A midst the soft tinkle of scotch glasses in Howe Street bars last week, the hottest rumor-swapping revolved around the eventual resting place of the people’s happy predator: the British Columbia Resources Investment Corporation. Newly stuffed with $487 million from the share offering that was more than twice as large as any in Canadian history (Maclean’s June 25, 1979), the guessing game is the name of its first acquisition. Since all shareholders are B.C. residents, the bloated BCRIC shadow hovers over B.C.’s first and fifth largest companies: timber giant MacMillan Bloedel Ltd. (1978 sales, $2 billion) and Vancouver-based pipeline company Westcoast Transmission Co. Ltd. (1978 sales, $843 million).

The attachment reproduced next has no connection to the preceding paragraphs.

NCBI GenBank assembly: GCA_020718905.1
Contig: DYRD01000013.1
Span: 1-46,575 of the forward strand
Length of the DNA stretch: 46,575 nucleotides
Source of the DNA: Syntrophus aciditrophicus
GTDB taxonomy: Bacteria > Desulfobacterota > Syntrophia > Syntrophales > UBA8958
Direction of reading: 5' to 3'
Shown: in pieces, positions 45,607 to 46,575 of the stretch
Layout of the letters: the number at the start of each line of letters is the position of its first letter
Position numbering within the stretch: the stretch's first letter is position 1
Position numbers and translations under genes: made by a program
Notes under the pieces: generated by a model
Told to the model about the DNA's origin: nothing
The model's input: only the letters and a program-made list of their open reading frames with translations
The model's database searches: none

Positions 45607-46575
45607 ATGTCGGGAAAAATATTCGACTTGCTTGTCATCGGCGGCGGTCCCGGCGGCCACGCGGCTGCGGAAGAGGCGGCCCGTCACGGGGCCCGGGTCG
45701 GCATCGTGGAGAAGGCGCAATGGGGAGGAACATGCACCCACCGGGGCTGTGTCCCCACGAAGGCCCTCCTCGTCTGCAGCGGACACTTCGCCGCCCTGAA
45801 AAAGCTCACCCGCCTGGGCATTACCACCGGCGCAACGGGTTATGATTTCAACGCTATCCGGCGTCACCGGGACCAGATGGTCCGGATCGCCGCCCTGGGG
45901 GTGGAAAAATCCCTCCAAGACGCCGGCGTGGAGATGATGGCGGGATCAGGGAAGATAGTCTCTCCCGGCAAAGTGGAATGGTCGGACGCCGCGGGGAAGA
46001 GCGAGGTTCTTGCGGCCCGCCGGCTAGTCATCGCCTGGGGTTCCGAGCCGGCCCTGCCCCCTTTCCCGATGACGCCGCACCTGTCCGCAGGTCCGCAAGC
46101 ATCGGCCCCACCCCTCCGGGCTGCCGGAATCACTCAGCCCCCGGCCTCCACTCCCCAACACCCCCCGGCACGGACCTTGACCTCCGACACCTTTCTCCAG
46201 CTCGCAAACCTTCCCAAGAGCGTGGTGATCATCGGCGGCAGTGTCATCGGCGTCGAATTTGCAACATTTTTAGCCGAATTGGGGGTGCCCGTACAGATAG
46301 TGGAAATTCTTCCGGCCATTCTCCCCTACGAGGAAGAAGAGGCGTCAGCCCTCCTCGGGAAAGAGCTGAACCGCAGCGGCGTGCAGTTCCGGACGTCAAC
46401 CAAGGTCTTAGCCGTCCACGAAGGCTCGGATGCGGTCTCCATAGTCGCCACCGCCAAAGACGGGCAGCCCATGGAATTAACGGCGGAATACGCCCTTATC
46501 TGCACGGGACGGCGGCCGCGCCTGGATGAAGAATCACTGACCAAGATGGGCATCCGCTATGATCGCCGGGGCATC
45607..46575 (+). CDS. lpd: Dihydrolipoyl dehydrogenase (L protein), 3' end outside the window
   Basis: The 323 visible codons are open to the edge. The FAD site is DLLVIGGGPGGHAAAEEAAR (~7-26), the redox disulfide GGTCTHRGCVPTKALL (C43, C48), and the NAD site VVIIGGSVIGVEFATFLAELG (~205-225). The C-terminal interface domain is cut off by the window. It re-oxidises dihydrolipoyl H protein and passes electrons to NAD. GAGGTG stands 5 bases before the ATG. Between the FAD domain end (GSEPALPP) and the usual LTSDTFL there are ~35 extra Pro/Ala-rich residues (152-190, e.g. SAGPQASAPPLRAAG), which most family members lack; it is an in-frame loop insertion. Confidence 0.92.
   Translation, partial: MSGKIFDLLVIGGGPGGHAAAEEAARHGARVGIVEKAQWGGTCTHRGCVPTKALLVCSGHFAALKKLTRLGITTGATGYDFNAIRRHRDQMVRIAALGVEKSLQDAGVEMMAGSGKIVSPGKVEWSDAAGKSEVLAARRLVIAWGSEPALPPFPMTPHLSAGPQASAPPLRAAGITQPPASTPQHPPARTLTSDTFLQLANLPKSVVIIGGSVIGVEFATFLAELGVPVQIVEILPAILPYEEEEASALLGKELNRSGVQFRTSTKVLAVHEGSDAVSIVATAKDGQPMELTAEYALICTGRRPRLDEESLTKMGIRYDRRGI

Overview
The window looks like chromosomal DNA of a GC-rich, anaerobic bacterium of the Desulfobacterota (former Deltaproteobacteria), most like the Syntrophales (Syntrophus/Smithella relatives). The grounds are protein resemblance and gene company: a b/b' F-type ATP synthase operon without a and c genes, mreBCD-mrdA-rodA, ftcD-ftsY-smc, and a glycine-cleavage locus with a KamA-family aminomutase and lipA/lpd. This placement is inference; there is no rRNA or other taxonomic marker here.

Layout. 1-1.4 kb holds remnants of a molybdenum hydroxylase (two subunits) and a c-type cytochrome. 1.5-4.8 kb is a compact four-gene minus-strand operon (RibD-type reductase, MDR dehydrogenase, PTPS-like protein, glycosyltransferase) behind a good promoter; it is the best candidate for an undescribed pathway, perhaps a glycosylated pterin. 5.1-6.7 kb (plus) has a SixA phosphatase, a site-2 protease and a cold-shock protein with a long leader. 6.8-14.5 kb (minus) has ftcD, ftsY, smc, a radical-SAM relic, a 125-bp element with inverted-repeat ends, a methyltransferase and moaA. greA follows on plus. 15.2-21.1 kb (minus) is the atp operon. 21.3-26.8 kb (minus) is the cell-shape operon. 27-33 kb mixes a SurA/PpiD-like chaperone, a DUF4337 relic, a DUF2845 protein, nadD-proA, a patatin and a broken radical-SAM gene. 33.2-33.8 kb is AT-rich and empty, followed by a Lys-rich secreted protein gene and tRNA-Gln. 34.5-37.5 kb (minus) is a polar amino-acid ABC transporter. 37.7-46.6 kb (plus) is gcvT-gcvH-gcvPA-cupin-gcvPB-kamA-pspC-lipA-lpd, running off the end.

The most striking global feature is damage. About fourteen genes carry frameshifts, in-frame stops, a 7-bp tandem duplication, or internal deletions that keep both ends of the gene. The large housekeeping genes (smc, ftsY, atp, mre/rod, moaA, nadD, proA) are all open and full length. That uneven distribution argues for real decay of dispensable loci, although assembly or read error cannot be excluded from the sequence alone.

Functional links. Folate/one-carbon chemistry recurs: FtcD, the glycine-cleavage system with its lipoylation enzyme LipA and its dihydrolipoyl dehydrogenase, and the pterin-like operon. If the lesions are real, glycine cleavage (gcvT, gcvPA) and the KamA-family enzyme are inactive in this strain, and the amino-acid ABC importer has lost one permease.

Despite denials by all parties, the speculation is fuelled by obvious economic and political benefits. MacBlo is healthy (firsthalf profits up in 1979 to $90.5 million from $44.1 million last year) and BCRIC coffers could easily cough up the cash necessary
ling bid. Politically, with 80 per cent of MacBlo shares held outside B.C., a take-over by the people’s corporation would vindicate Premier Bill Bennett’s “B.C. is not for sale" cross-body block on Canadian Pacific Investments Ltd. when it tried to move on MacBlo in January.
Other broker gossip centred on Westcoast because Bennett has made no secret of his displeasure that the federal government, via Petro-Canada, owns almost 37 per cent of Westcoast. Repatriation of Westcoast from a dismantled Petrocan is thought to have been high on a list of topics discussed during Bennett's Ottawa dinner with Prime Minister Joe Clark in June. Regardless of where BCRIC Chief Executive Officer David Helliwell touches down, with BCRIC shares to begin trading on the Vancouver Stock Exchange Aug. 7, talk of major acquisitions will do the initial share price no harm Thomas Hopkins
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